Encourage new friendships as well as this one. Get her to invite a small group of classmates to your home in the next month for a few hours
Any chance of throwing an early birthday party this year for Dd?
Maybe tell your Dd to respect other parents or grandparents wishes. If the other teen's nana gets to cancel her 13 year old granddaugher's plans based on prejudice, that seems very wierd.

Mygirlpoppy Sat 18-Jan-20 06:00:11

I was like this when I was younger. My parents were quite strict and never let me do anything other teenagers did. I was embarrassed by this so I made up excuses to cover (such as the homeless shelter).
Your DDs friend may not be allowed over to any friends’ houses and she’s trying to hide that fact.

longwayoff Sat 18-Jan-20 06:14:39

I have a friend/colleague like this. She doesn't allow her daughter to visit outside the extended family. Perfectly pleasant people but very strict boundaries for daughter.

Ang69 Sat 18-Jan-20 06:25:25

I have no issue if they aren't comfortable, I get that some families have different boundaries but why say all along they want to come and then at the very last minute pull out with a silly excuse. I hope it is coming from the friend as I can understand that at that age they can say and do things that are not quite appropriate!

Midsumma - good advice, it's just taking time for DD to integrate and feel confident to approach other friendship groups. She only joined the school in April last year so the groups were pretty much set. She is starting some new clubs soon so hopefully she can meet other people there and have more friends to spend time with along with her school friend. The irony is that the friend wants her to go to her house at least once a week which means a 40 minute round trip to pick up DD as it's then too late for her to take the train home as too dark. We've been accommodating this for months to help the friendship build so we'll see how things go. Thanks again everyone.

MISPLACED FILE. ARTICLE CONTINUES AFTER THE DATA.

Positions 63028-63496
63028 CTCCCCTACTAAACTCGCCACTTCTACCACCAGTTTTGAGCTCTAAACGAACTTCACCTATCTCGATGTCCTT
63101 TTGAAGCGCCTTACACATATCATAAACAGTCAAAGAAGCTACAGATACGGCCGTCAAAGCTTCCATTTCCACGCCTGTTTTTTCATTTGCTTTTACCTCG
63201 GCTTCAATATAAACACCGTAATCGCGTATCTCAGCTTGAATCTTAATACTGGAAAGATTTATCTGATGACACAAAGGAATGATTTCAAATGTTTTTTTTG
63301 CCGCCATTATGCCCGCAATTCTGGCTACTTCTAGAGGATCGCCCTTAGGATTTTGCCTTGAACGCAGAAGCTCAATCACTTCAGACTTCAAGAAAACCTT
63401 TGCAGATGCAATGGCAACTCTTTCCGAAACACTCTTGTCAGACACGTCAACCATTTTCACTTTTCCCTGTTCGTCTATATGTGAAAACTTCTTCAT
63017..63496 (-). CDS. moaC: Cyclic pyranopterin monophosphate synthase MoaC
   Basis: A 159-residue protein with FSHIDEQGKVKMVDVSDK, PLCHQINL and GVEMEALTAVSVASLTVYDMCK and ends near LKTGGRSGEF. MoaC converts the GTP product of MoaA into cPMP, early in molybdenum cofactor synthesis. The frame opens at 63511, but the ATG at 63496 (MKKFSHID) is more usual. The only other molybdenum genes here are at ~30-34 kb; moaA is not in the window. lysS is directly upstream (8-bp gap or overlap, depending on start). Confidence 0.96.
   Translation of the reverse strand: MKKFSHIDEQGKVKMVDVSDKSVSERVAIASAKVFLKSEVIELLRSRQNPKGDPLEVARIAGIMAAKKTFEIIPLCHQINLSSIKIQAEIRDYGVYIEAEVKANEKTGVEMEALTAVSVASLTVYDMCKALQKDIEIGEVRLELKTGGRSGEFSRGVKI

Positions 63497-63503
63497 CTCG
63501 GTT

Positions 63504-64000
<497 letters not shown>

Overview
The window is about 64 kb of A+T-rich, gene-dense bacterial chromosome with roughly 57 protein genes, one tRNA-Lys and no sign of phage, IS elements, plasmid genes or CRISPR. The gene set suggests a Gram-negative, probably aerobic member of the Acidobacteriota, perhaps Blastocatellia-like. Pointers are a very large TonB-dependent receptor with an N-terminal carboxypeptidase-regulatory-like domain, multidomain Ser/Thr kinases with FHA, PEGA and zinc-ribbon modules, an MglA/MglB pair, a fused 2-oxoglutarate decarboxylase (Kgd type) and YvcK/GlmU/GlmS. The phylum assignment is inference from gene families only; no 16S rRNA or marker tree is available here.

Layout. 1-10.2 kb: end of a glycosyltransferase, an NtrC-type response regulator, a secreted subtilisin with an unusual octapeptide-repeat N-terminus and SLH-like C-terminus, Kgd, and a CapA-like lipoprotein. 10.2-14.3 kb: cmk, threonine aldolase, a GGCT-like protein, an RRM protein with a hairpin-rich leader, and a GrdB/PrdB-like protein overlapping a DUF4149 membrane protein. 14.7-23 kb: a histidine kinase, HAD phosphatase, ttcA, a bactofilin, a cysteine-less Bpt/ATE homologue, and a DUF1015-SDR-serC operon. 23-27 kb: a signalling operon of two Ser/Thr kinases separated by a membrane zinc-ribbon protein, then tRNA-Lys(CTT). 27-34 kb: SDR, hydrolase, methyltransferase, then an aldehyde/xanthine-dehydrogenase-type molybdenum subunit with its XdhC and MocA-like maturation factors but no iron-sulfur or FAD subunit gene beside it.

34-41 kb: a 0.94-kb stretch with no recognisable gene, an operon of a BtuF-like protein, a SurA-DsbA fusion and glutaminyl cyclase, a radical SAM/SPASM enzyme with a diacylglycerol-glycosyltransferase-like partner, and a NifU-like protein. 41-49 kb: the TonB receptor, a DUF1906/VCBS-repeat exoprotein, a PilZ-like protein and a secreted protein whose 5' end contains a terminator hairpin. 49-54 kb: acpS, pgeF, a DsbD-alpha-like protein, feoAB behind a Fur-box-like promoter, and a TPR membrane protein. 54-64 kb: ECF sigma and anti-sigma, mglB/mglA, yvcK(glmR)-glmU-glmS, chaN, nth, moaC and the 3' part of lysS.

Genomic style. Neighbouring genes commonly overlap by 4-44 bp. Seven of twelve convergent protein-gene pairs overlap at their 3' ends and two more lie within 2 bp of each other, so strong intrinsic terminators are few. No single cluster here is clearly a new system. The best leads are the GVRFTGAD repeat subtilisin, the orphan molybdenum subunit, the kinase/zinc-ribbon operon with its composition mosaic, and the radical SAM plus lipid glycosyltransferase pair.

iem0128 Sat 18-Jan-20 06:38:08

Not nice of the friend to say you live next to a homeless shelter. Even if it's true, one should have the manners of NOT telling it to your daughter's face. Tell your daughter to find other pasture! Or perhaps, this family is very safety conscious. Some people are just paranoid and it is NOT your fault or your daughter's fault. My son used to say his friend grew up in a project and I gave him a good telling off as I had tons of good friends who grew up in project. It's the family upbringing that counts.

Do tell them that you don't live next to a homeless shelter. You could find something dodgy near her area and report back to her, for example, the nearest prison. Doesn't have to be next to her house. This will make her think how she has hurt you. These people need to be taken down a notch. Nothing better than making her think laterally.

Gwilt160981 Sat 18-Jan-20 06:47:21

Don't bother asking again. I said to my daughter lasy year, I would take her and a friend trick or treating, even spoke to the other parent about it. Daughter's friend said her mom said no because their religion doesn't believe in it?! 🙄 I don't know why people let religion control their lives and just let kids just be kids.

Babybel90 Sat 18-Jan-20 07:06:48

It could be a control thing from the other girl if she knows your DD doesn’t have any other friends, to keep her hanging on iyswim.

I’d definitely be encouraging other friendships.

newlifenewme2020 Sat 18-Jan-20 07:14:54

We had great same op. Ds friend was not allowed round because we lived in a rough area with translates to there are a few council houses near us!!!! This is despite DH teaching at the school.
Some people are total snobs unfortunately

joystir59 Sat 18-Jan-20 07:18:35

Is it because they are church going Christians and you are not?